State Water Standards Under Review

Residents Voice Opinions


By Andrea Love
TFW Contributing Writer
More than 60 residents attended a public meeting on state water regulations last Wednesday at the Clarion Inn in Fayetteville. The Arkansas Department of Environmental Quality held a public meeting to hear comments about a revision to Regulation 2. The law — which ADEQ uses to establish and enforce water quality standards for surface water — protects streams, lakes and rivers. The Clean Water Act requires states to review water quality standards at least every three years, and Arkansas’s Reg. 2 is due for a possible revision in 2013.

The meeting on Wednesday was informative and collaborative; ADEQ officials explained the process they have adopted to make changes to the regulation and invited the public to suggest revisions. Officials explained that next year, a small group of about 20 to 25 stakeholders will meet in person to synthesize public suggestions and their unique interests in surface water regulation. These individuals will represent different sanctions of public interest in these regulations. Although the stakeholder groups have not been finalized, ADEQ provided some possibilities on Wednesday, including Industry and Agriculture, Drinking Water and Health, and Recreation.

Many Fayetteville residents made comments ranging from highly specific Reg. 2 changes to general concerns over the agency’s decisions. The first resident to comment expressed deep concern with the effect of natural gas fracking chemicals on surface water quality, and many other speakers echoed this apprehension. Diana Rivers wondered if fracking does not pollute water, then “why is it exempt from the Safe Drinking Water Act?”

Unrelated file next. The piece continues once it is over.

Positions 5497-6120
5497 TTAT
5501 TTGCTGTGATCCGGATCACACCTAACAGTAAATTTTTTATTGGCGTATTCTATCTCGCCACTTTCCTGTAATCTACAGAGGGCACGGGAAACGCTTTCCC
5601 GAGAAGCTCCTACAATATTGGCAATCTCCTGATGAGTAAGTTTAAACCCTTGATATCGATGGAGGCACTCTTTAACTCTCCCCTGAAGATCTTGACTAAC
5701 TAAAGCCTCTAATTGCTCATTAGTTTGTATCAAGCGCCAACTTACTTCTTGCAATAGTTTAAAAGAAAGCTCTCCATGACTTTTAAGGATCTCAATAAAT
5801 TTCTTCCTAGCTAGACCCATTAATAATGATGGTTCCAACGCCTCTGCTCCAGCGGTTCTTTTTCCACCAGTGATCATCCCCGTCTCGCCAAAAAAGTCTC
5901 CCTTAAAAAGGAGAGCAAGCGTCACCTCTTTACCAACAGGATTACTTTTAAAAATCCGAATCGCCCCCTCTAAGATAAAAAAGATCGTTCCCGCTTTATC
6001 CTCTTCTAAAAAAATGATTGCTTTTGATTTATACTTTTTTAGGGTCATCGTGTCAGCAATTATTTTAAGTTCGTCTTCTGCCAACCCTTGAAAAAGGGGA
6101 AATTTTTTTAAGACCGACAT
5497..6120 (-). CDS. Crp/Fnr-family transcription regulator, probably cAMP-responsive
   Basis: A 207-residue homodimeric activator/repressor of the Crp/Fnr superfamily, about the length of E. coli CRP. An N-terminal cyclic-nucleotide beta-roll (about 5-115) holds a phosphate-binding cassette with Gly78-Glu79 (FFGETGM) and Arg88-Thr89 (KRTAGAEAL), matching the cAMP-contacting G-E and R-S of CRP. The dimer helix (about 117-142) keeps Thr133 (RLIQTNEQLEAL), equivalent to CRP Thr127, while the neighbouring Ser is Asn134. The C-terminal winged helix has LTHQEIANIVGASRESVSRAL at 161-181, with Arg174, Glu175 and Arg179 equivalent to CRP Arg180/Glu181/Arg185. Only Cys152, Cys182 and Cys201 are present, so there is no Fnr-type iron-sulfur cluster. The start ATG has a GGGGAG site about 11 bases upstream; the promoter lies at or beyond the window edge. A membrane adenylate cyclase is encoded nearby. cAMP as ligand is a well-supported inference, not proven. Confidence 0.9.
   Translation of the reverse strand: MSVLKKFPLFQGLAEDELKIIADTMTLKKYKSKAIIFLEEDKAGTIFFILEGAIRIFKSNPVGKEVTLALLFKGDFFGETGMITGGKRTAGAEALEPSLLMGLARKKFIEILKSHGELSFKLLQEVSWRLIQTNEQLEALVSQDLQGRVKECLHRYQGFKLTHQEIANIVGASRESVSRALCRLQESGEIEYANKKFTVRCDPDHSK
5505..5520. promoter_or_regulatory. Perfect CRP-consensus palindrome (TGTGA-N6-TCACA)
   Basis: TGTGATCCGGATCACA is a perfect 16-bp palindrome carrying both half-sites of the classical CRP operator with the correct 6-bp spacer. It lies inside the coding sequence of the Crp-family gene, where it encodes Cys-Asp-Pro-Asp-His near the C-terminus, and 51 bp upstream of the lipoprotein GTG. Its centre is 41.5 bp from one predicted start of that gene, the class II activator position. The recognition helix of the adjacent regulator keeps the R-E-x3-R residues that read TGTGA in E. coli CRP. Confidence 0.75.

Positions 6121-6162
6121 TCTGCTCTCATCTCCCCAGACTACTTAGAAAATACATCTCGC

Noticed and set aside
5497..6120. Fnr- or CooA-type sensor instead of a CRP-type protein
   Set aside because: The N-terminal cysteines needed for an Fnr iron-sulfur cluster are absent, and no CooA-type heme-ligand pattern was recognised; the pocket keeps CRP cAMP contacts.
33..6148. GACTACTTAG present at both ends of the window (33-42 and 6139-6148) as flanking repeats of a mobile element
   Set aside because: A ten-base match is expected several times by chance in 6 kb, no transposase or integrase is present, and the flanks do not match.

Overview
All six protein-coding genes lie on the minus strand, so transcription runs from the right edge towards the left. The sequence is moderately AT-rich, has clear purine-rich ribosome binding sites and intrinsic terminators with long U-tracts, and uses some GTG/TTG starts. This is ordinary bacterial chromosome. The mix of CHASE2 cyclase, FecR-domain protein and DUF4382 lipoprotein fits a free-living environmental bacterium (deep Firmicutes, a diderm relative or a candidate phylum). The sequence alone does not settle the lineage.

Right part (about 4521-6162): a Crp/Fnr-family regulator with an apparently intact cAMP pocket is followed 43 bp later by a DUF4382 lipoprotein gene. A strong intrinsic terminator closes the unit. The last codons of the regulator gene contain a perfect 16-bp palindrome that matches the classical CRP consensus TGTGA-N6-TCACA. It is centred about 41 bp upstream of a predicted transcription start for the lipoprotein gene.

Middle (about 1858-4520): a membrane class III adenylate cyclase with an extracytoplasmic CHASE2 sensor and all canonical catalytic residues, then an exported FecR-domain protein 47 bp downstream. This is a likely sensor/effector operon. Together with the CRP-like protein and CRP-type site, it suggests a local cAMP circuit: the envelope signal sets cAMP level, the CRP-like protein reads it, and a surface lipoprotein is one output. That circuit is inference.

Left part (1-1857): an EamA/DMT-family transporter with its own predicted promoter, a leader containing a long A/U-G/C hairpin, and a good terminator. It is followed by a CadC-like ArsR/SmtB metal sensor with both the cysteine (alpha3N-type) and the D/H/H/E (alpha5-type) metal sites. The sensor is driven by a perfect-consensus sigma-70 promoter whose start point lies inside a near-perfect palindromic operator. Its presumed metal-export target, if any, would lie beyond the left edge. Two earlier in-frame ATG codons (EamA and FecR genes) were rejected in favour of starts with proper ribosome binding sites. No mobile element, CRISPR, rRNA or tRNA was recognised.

John Pennington, an employee of the Cooperative Extension Service, brought up an issue with Regulation 2.304. Titled “Physical Alteration of Habitat,” this regulation bans the physical alteration of waterways that are deemed to be an “extraordinary resource water, ecologically sensitive waterbody, or natural and scenic waterbody.” Pennington pointed out that, due to the sporadic rainfall patterns of recent years and subsequent variations in stream flow throughout the year, it is difficult to demonstrate if these protected waters have been physically altered under the current regulation.

Pennington was concerned increased gas drilling in the national forests could lead to physical alteration of certain waterways that should be protected under Reg. 2.304, and called for a “better” description of how to analyze whether physical alteration has taken place.

Two individuals were confused about the regulatory separation of ground water from surface water. As a City Council member pointed out, in Arkansas, rivers and streams are spring-fed, and so we “have to have ground water to have surface water.”

Others criticized ADEQ for not having stronger protection policies in place, and advocated for only stronger regulations moving forward. The residents who made comments represented a cross section of Arkansans: government employees, parents, construction workers, representatives of environmental groups, and people who love outdoor recreation, among others.

These comments from the public will help shape the direction of the revision process in 2013. Five of these public meetings are being held throughout the state in the month of February. The next opportunity for public comment is happening Feb. 23 in El Dorado. For details about this and the other meetings, please visit

Additionally, those wishing to send comments directly to ADEQ may do so by emailing or by mailing comments to Sarah Clem, Arkansas Department of Environmental Quality, Water Division, 5301 Northshore Drive, North Little Rock, AR 72118. All written comments need to be received by 4:30 p.m. on Feb. 29.

Categories: Commentary